Food and Nutrition

Diet for blood group a

Historically, blood group A individuals have adapted well to an agrarian form of diet, which evolved later and consists primarily of fruits, vegetables, nuts, and grains. Generally, little or no meat should be allowed, and then only as a condiment. Milk and cheese should also be eliminated, especially in type A2 individuals. Grains and beans contain higher amounts of naturally occurring agglutinins, which make their assimilation by the body more difficult. Larger amounts of fruits and vegetables are recommended for group A individuals, who tend to secrete lower amounts of hydrochloric acid and thus metabolize calories and obtain energy at a slower rate. Raw fruits and vegetables are higher in natural enzymes, which promote digestion, absorption, and assimilation.

Diet for blood group b

Apparently, the blood group B diet evolved later than that of group O or A and is associated with nomadic and herding societies. People who are group B do well with diets that are high in fermented dairy products. These individuals do better on ovo-lacto vegetarian diets, which are higher in products that contain milk, cheese, and eggs. Natural agglutinins in such foods as chicken, sunflower, sesame, and buckwheat may cause problems for a group B person and should be used in moderation. Group B individuals are generally associated with lower levels of hydrochloric acid in the stomach and may need enzyme and hydrochloric acid assistance if higher amounts of proteins are ingested. Group B persons do well with a good balance of the different food groups allowed rather than emphasis on a particular food type.

Diet for blood group ab

Apparently, the blood group AB diet evolved last, and it is felt to be associated with modern diets. Because of the presence of both A and B antigens, group AB individuals are well adapted to vegetarian, grain, and seafood diets with small to moderate amounts of milk products. Natural agglutinins in such foods as red meat, chicken, potatoes, tomatoes, and many grains and beans may cause problems for a group AB person and should be used only in moderation.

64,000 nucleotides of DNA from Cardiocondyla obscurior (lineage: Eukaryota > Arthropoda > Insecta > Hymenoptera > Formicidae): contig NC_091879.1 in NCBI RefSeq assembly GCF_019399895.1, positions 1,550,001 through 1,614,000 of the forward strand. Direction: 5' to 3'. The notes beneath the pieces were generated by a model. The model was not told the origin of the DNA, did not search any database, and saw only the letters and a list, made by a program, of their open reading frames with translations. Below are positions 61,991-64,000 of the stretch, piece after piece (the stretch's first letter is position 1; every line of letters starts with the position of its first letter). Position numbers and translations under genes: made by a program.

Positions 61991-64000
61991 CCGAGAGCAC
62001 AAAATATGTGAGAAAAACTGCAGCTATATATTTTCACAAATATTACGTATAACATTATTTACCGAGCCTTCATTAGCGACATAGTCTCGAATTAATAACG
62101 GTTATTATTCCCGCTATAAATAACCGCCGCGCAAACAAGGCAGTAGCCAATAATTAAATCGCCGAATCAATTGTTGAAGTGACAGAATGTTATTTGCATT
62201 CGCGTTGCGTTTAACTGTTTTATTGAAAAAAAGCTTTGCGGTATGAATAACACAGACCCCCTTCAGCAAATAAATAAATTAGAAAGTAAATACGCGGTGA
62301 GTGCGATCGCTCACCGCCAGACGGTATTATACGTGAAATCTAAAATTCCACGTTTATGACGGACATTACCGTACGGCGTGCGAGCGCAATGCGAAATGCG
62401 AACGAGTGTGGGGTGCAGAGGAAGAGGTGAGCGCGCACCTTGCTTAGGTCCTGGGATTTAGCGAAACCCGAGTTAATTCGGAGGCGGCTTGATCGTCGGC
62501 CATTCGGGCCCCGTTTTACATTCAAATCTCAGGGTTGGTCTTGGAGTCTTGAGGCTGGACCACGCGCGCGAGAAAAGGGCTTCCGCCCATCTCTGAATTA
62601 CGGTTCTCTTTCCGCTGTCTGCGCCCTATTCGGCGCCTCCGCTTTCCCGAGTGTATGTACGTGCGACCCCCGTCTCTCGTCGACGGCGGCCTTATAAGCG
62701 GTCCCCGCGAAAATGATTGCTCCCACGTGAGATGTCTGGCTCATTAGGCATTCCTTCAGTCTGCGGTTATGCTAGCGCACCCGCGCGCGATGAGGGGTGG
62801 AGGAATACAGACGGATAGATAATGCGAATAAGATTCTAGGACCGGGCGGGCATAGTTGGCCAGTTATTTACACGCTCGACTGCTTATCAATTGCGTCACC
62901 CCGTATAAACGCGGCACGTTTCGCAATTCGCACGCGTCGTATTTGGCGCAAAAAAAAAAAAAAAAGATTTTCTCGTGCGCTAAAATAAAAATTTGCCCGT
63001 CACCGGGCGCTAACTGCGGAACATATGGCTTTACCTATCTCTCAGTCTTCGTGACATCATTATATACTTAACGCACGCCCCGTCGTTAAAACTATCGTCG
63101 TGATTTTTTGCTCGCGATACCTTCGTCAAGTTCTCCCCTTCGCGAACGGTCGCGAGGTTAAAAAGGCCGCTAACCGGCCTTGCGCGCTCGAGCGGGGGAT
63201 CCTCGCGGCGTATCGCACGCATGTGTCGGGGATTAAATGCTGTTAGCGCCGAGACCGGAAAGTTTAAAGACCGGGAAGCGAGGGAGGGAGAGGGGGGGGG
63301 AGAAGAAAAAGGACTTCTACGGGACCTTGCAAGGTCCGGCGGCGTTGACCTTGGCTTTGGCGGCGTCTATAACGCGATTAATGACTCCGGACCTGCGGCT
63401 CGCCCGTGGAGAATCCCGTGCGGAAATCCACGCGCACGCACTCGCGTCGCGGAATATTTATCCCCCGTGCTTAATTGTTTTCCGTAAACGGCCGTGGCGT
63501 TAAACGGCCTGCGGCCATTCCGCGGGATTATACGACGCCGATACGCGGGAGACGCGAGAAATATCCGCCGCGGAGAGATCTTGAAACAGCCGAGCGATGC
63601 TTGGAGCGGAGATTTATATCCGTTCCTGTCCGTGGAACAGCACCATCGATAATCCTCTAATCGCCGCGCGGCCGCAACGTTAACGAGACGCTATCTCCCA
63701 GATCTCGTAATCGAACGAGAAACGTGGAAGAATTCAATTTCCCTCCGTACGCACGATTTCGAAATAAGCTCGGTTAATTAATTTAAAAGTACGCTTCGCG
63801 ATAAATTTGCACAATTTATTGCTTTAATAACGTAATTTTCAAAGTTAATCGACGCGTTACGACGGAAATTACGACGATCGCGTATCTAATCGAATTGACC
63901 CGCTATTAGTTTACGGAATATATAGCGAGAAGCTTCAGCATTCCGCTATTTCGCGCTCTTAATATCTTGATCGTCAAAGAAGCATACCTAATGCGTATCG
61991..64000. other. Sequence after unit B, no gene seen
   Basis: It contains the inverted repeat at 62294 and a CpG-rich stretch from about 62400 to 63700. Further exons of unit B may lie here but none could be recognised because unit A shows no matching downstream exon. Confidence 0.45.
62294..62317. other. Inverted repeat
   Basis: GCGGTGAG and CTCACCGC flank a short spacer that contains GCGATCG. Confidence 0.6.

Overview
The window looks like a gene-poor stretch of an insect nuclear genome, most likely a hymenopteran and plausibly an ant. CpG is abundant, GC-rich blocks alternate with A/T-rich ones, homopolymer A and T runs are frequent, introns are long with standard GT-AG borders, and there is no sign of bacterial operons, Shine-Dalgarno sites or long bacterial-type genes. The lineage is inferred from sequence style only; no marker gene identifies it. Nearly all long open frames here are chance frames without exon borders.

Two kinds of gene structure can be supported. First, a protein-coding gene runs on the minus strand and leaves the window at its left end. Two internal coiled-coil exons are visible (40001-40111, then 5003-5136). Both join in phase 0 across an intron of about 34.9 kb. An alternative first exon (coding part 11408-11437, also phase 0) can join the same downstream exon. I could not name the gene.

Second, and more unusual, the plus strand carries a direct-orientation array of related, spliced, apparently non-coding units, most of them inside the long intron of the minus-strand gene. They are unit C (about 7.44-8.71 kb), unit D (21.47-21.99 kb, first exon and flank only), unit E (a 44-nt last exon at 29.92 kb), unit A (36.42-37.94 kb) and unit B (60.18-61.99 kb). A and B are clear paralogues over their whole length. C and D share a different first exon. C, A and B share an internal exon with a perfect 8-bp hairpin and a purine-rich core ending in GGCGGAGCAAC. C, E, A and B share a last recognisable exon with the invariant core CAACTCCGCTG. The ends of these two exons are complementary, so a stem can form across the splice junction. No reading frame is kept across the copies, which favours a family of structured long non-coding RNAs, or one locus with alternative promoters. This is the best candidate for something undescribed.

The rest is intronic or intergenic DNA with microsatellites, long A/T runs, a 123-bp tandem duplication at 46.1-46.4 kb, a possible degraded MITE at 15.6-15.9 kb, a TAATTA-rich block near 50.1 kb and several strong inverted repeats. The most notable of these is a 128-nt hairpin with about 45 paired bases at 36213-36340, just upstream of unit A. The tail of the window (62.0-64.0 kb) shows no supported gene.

Organic Foods

The word organic has become somewhat meaningless, thanks to the excess of acid rain and other environmental pollutants now prevailing. However natural a farmer or gardener tries to be, what drops from the sky does count! But the term organic still indicates that something has been grown in chemical-free ground, so organic products are still worth pursuing. A friend of mine, who used to work in a mortuary, told me years ago that bodies are taking a lot longer to decompose because of the preservatives ingested with food while alive. The very thought horrified me; the idea of the “walking preserved” is a chilling one.

Culinary Herbs and Spices

Culinary herbs and spices are chosen for their flavors to delight the palate. To me they also represent fun, color, and health. They are masters at dancing with our taste buds. They are nature’s aid to the relaxation of stomach muscles. They also encourage better production of balanced and suffi cient gastric juices. They contain elements that help counteract toxic foods. Some contain antifungal, antibacterial, and antiviral ingredients, giving some help to harmonize food combinations that might otherwise fi ght it out and cause indigestion and gas; still others help the liver with its job of constantly negating and purifying. You can grow fresh herbs and spices and use dried or freshly imported ones.

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